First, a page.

Perceived Social Integration Predicts Future Physical Activity Through Positive Affect and Spontaneous Thoughts

Published

Journal Article

© 2019 American Psychological Association. The present research evaluated the social, affective, and cognitive processes underlying sustained patterns of health behavior as articulated by the upward spiral theory of lifestyle change. Specifically, we tested whether positive affect experienced during physical activity changes over time in tandem with perceived social integration (PSI), and whether PSI is associated with future activity indirectly through sociality during physical activity, positive affect during physical activity, and positive spontaneous thoughts about physical activity. Adult participants (N = 226) reported daily on their PSI, physical activity behavior, and affect during physical activity for 11 weeks. Once every 2 weeks, they also reported on features of a specific bout of physical activity, including how social it was, positive affect during the activity, and positivity of spontaneous thoughts about physical activity. Multilevel modeling of daily reports over the 11 weeks revealed that as participants' PSI increased, so did their positive affect during physical activity. Further, structural equation modeling of specific reports revealed a significant indirect effect of PSI on future activity through sociality during an intervening instance of physical activity, positive affect experienced during that activity, and positive spontaneous thoughts about physical activity. The findings reported herein provide evidence consistent with the upward spiral theory of lifestyle change and reveal affective and cognitive mechanisms by which social processes may contribute to positive health behavior change and maintenance: namely, positive affect during physical activity and spontaneous thoughts about physical activity. Beyond its utility for evaluating theory, the present study may inform subsequent research aimed at developing sustainable behavior-change interventions.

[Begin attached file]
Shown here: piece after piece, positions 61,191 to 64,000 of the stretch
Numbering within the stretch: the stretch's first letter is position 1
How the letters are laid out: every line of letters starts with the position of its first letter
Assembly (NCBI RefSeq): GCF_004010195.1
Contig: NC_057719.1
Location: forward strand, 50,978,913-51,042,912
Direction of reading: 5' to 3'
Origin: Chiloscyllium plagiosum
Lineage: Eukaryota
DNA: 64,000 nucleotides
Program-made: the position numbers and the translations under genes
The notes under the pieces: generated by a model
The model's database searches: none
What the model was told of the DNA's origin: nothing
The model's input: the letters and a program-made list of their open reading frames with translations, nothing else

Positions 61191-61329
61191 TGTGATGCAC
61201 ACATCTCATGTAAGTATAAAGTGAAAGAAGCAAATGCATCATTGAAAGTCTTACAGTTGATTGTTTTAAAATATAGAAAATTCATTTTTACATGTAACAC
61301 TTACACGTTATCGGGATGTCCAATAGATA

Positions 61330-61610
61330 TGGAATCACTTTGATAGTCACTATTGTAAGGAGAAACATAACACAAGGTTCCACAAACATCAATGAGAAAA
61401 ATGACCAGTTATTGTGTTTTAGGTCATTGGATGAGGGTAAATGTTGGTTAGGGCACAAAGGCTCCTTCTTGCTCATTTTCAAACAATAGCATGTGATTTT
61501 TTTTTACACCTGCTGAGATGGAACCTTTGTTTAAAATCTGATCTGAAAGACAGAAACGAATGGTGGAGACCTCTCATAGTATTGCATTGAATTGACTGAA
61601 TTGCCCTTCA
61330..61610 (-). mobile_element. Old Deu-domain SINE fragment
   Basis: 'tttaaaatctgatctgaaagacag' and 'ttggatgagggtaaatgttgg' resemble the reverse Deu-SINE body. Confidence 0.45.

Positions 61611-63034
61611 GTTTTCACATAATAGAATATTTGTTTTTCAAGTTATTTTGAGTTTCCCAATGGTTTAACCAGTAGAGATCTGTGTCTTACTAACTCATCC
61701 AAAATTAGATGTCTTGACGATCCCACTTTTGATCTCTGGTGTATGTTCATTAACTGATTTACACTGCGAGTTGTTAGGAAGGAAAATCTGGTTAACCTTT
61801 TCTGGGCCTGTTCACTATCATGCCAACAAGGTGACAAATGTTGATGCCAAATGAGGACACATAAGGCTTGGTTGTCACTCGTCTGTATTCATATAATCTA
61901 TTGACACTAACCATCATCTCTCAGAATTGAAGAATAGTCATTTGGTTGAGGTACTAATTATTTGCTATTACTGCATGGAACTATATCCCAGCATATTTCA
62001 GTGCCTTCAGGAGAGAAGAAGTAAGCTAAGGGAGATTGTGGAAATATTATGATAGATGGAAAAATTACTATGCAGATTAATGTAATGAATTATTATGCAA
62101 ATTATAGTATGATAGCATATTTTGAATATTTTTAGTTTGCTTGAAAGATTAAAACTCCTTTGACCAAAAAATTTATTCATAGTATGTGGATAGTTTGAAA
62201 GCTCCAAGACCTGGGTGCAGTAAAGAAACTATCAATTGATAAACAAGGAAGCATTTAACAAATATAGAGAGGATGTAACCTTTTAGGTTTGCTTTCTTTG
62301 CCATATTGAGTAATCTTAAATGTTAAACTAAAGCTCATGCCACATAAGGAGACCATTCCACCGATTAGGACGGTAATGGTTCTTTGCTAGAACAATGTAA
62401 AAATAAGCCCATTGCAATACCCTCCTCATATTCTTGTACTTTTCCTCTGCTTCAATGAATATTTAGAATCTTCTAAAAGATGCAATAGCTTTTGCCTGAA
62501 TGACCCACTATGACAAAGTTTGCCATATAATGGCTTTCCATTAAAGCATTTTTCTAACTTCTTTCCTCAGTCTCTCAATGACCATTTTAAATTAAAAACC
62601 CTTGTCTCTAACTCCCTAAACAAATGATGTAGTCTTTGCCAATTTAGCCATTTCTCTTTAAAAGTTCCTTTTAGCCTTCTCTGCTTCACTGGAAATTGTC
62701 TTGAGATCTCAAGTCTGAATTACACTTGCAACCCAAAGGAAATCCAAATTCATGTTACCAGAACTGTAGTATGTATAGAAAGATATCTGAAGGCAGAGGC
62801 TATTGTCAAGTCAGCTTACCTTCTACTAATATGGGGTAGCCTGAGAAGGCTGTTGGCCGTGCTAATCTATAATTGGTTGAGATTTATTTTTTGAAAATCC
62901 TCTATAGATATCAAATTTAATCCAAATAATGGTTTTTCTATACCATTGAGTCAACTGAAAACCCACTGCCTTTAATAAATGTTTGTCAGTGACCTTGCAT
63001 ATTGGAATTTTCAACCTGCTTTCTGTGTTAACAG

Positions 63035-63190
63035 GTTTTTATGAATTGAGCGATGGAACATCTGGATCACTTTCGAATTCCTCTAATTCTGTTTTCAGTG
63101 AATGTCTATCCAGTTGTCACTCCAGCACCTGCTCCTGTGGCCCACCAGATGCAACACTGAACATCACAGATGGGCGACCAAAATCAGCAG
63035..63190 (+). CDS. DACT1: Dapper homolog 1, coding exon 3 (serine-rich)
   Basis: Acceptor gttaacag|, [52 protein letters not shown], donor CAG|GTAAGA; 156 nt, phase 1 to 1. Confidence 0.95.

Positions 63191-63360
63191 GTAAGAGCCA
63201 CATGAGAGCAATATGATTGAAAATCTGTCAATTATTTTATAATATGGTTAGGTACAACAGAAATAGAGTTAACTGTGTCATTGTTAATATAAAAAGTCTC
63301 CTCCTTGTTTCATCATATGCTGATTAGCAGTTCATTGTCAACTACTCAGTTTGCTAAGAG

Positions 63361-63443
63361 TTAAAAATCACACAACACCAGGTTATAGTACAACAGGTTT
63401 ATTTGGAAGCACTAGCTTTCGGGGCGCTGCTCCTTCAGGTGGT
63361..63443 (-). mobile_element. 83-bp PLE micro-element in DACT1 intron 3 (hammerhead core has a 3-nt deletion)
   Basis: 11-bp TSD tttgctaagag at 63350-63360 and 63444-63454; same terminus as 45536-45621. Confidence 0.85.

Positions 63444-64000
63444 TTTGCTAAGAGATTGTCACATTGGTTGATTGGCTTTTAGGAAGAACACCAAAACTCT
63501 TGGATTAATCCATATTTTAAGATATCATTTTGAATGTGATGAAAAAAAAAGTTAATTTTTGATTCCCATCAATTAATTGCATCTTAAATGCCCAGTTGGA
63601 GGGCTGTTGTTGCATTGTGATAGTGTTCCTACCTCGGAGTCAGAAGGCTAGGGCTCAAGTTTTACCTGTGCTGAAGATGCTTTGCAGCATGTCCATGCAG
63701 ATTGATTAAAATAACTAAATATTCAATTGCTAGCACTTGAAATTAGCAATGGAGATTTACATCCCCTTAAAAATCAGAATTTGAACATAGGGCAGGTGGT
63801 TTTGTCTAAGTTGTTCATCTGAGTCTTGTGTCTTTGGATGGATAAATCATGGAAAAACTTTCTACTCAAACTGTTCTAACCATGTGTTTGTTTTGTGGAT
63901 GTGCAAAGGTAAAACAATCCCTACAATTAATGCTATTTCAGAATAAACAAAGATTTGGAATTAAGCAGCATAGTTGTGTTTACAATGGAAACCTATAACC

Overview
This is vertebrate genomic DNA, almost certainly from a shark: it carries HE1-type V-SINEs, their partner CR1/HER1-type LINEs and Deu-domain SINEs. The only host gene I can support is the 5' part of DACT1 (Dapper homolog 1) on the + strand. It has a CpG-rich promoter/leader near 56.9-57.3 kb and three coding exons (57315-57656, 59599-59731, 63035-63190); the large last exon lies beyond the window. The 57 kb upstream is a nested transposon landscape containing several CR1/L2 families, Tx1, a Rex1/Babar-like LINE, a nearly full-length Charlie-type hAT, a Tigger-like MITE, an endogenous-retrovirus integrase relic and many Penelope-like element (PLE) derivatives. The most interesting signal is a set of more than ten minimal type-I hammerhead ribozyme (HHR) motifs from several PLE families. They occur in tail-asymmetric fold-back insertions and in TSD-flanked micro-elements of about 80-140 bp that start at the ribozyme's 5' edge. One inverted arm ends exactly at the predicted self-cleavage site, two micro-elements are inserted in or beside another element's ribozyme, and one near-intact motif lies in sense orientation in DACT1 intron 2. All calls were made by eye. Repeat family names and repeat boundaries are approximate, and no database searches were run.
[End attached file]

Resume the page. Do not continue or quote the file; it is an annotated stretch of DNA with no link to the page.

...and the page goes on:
Full Text

Duke Authors

Cited Authors

  • Rice, EL; Adair, KC; Tepper, SJ; Fredrickson, BL

Published Date

  • January 1, 2019

Published In

Electronic International Standard Serial Number (EISSN)

  • 1931-1516

International Standard Serial Number (ISSN)

  • 1528-3542

Digital Object Identifier (DOI)

  • 10.1037/emo0000616

Citation Source

  • Scopus